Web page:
The desire to recognize patterns (even when they don’t exist) and to sort, classify and categorize anything and everything is an inherent human desire. One can admire the desire and the motivation to do so even when the result is off-the-mark. Such is the case here.
Perhaps the most widely used (and one of the oldest) innovation taxonomies is the Doblin Group’s Ten Types of innovation. It has proven useful because it has two properties any useful taxonomy needs to have.
- The dimensions of categorization are easily identified and actionable
- It approximates a MECE (Mutually Exclusive and Collectively Exhaustive) categorization
This categorization by BCG has neither of these properties. As an example, the definition of a ‘Solution Builder’ is that they ‘win by understanding and delighting customers’. There is not a company in existence that does not have this as a key part of their innovation efforts. This attribute that they use as a distinguishing factor in this categorization is, in fact, ubiquitous across all categories.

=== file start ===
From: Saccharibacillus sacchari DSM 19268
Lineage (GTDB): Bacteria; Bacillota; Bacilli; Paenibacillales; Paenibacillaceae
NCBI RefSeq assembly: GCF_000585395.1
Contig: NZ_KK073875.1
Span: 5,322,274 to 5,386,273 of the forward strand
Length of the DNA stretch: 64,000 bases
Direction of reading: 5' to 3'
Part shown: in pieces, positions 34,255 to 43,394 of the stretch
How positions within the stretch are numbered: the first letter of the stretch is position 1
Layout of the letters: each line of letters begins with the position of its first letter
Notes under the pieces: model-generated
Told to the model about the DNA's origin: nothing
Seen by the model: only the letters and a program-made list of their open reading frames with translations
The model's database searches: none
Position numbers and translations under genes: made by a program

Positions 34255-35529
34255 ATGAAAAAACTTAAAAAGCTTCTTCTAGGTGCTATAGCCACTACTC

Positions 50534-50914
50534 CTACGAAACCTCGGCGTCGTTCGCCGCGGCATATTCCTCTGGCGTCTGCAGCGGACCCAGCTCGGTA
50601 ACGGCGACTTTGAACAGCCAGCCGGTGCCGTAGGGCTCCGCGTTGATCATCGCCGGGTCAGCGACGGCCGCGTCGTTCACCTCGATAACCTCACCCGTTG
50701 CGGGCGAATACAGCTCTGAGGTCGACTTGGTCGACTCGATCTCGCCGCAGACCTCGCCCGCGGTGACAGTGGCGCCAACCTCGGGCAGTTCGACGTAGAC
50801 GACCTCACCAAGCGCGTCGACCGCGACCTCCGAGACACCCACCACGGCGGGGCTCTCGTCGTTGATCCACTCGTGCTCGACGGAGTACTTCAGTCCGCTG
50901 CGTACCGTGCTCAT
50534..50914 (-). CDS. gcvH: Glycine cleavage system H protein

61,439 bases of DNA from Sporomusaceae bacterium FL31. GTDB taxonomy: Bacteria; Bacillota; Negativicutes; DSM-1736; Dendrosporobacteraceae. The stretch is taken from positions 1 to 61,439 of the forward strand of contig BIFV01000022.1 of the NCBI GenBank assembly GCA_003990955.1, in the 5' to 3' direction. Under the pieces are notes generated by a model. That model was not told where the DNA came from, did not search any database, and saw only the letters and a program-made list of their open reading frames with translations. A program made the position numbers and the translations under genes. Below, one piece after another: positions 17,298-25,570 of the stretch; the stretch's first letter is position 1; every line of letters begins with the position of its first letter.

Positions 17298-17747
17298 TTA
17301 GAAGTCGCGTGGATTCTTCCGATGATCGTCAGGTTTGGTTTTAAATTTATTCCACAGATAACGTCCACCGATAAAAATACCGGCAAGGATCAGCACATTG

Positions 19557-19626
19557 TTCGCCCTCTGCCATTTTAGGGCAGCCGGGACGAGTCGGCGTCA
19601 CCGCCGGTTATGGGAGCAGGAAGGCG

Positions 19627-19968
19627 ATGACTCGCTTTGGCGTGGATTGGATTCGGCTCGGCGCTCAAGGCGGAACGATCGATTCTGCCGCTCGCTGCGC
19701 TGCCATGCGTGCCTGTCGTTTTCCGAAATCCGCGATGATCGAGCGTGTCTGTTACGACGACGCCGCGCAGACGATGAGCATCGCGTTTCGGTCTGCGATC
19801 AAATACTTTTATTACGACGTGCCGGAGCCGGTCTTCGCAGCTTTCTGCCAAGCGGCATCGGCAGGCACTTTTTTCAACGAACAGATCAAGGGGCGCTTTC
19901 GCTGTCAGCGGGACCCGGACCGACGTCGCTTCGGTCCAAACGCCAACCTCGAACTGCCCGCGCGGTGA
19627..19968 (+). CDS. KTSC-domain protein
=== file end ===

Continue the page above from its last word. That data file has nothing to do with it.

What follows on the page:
This is just one of the issues with this ‘study’. Others include cherry-picked examples that upon further examination don’t support the key categorization premise (e.g. Apple, J.P. Morgan, Amazon, Costco, etc.) and key characteristics (e.g. a mandate for growth) that apply pretty much universally.
Putting all this aside, it is useful to attempt to create models and taxonomies that reveal the essential attributes of innovative people, operations, organizations and strategies. Many of the definitions used in this ill-advised attempt (e.g. key characteristics and examples) are useful in their own right, just not in the way they are formulated in this post.